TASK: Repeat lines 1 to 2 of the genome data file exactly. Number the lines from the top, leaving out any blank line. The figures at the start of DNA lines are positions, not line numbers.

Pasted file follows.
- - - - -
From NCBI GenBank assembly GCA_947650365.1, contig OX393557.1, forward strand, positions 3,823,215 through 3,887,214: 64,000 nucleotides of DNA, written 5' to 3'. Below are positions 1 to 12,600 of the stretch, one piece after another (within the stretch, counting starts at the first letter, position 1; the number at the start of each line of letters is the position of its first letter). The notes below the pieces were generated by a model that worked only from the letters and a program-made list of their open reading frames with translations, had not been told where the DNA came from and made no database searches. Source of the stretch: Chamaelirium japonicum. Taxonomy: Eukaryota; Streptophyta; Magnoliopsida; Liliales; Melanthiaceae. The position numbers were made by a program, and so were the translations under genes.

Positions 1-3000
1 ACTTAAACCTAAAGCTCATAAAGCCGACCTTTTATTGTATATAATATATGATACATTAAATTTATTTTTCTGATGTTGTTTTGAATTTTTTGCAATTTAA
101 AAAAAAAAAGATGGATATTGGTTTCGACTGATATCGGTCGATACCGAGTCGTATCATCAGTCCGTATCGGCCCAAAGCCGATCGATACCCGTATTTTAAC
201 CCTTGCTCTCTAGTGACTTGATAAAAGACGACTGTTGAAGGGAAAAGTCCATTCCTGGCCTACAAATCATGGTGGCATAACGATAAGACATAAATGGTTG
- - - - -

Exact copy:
From NCBI GenBank assembly GCA_947650365.1, contig OX393557.1, forward strand, positions 3,823,215 through 3,887,214: 64,000 nucleotides of DNA, written 5' to 3'. Below are positions 1 to 12,600 of the stretch, one piece after another (within the stretch, counting starts at the first letter, position 1; the number at the start of each line of letters is the position of its first letter). The notes below the pieces were generated by a model that worked only from the letters and a program-made list of their open reading frames with translations, had not been told where the DNA came from and made no database searches. Source of the stretch: Chamaelirium japonicum. Taxonomy: Eukaryota; Streptophyta; Magnoliopsida; Liliales; Melanthiaceae. The position numbers were made by a program, and so were the translations under genes.

Positions 1-3000